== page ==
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Generations X, Y and Z: How to Recruit and Engage Them

Every generation is a new generation. How can you attract generations X, Y and Z and put their talents to work for your business?

Typically, each generation of workers has its own characteristics and aspirations. You should take this into account when interviewing candidates because the work experience they will want will vary based on whether they are in their twenties, thirties or fifties.

Each generation has its own priorities

Of course, each case is unique. But it’s fair to say that younger workers often look for the following:

  • Opportunities to progress rapidly within the organization;
  • Good, progressive conditions for work-life balance;
  • Businesses that are at the forefront in terms of technological tools, ways of doing things and communication methods;
  • Businesses that encourage knowledge sharing and have a strong organizational culture, in a climate of trust and respect;
  • The possibility of relying on a mentor (a more experienced employee) in the organization and on a friendly, collegial environment;
  • More human employers and a closer relationship with the immediate supervisor.

Meanwhile, older workers are more interested in:

  • Organizations where they can share their experience;
  • Challenges in which their level of expertise is valued and contributes to success;
  • Greater leeway in their responsibilities;
  • Flexible working hours, such as the option of a four-day week.

Generational mixes: an asset

As far as possible, be open to assessing applications from different generations to broaden and enrich the potential talent pool. This will make it easier for you to find the skills profile you need.

What’s more, aiming for a generational mix within your organization is a winning factor in recruiting and engaging staff.

Each age group has its strengths, can learn from another age group and can contribute in varied and complementary ways to the success of your business. With a structure and culture that encourage collaboration among your multi-generational employees, you’ll create an engaging work environment that fosters knowledge sharing and the development of new ideas.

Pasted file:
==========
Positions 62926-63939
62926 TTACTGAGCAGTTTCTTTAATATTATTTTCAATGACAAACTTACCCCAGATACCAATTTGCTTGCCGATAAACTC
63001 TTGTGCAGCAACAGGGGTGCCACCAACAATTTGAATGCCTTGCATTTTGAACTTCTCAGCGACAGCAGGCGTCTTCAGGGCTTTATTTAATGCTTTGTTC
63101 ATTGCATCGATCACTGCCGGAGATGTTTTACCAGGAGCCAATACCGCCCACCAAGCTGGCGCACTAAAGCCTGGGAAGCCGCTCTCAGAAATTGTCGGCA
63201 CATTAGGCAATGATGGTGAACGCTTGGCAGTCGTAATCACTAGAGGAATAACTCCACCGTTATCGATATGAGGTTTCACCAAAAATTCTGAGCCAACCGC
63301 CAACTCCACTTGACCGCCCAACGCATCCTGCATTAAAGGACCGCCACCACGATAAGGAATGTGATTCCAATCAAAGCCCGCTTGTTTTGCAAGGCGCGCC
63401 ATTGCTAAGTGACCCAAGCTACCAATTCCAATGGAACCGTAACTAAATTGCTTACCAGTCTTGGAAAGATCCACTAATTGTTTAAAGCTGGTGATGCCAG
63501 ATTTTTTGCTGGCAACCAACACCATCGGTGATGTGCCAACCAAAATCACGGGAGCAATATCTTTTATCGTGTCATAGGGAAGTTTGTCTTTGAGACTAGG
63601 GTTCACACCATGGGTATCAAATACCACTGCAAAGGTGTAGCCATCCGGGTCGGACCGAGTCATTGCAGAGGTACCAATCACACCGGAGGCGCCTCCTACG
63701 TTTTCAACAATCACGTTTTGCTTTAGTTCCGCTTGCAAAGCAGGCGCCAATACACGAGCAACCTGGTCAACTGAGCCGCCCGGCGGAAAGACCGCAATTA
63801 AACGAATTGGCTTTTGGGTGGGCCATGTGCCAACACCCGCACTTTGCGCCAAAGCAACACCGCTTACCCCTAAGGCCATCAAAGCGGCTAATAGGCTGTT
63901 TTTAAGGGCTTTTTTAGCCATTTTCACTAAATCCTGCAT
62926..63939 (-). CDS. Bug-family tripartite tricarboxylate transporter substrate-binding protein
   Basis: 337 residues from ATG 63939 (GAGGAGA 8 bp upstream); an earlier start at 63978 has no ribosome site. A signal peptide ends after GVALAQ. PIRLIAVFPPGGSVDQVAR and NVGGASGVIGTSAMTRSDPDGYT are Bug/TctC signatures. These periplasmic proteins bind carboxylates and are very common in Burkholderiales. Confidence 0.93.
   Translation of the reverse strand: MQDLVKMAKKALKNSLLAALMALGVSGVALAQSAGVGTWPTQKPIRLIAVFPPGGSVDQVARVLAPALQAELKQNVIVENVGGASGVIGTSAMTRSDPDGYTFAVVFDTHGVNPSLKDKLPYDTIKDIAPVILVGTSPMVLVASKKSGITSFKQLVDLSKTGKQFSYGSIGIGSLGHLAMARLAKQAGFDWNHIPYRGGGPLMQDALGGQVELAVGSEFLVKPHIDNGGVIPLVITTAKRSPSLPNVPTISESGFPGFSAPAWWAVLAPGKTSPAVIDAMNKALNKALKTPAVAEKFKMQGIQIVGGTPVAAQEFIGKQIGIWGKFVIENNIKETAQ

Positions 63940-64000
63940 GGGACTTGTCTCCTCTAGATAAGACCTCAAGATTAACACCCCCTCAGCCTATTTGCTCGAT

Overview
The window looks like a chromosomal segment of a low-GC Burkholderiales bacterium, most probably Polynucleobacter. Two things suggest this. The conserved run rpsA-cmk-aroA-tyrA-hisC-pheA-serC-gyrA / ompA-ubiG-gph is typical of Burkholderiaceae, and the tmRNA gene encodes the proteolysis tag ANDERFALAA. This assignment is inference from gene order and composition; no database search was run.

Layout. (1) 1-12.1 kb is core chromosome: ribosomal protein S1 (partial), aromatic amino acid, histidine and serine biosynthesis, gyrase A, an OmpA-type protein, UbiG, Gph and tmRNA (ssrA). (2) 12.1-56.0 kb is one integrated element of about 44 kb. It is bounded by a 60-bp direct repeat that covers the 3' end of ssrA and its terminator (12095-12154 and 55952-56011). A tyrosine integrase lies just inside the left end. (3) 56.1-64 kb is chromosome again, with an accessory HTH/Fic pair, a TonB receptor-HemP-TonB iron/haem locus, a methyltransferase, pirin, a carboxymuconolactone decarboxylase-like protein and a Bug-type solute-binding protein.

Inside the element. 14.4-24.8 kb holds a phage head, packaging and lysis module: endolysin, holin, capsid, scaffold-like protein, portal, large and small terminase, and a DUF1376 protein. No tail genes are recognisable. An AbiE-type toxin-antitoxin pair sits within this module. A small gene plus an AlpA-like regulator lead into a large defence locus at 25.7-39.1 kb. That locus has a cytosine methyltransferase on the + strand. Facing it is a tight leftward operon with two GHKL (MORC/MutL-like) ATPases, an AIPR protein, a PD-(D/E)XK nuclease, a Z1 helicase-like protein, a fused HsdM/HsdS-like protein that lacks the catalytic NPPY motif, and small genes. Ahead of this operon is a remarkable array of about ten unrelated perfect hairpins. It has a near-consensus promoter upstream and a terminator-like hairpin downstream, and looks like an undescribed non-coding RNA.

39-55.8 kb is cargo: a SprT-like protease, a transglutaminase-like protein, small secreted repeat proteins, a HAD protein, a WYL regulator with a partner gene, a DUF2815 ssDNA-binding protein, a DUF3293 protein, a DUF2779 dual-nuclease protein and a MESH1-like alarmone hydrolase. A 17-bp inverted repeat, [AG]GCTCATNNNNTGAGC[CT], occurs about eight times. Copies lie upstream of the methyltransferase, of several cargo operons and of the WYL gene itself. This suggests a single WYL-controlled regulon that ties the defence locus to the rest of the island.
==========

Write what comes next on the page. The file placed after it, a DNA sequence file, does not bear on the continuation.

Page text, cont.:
Cultivating a sense of belonging

Engagement is just as important as recruitment because it’s the key to retaining your employees. So, create an organizational culture that emphasizes collaboration, development and recognition. Help younger workers to progress and older ones to share their know-how.

It’s your responsibility as an employer to motivate your troops and be proactive, especially in a teleworking context. You should do so through collaboration and communication tools, as well as training and activities that help develop that sense of belonging so essential to the success of any organization.

Adapting to candidates’ aspirations

In recent years, the labour shortage has shaken up recruitment strategies. Facing an abundance of vacancies, most workers can shop around and choose the job that best suits them. It’s up to employers to be as appealing as possible, and to adapt to the needs and aspirations of candidates interested in a position.

That’s why it’s important to focus your attention on the candidates you’re interviewing and take an interest in what motivates them.

See where they are in their career path and make sure you fully understand their needs. For example, ask them what they want to achieve in the next three to five years. This will help you:

  • Assess whether your offer matches candidates’ needs;
  • Find out whether candidates are ready to commit to your organization for a given number of years;
  • Propose an integration, development and training plan that aligns with candidates’ aspirations.

To build a relationship of trust with candidates, provide them with ample relevant information about the support you’ll be providing. And of course, once you’ve hired your rare gem, make sure you keep your promises!

Looking for advice on how to optimize your recruitment and staff engagement efforts? Contact our specialists. They’re happy to help.

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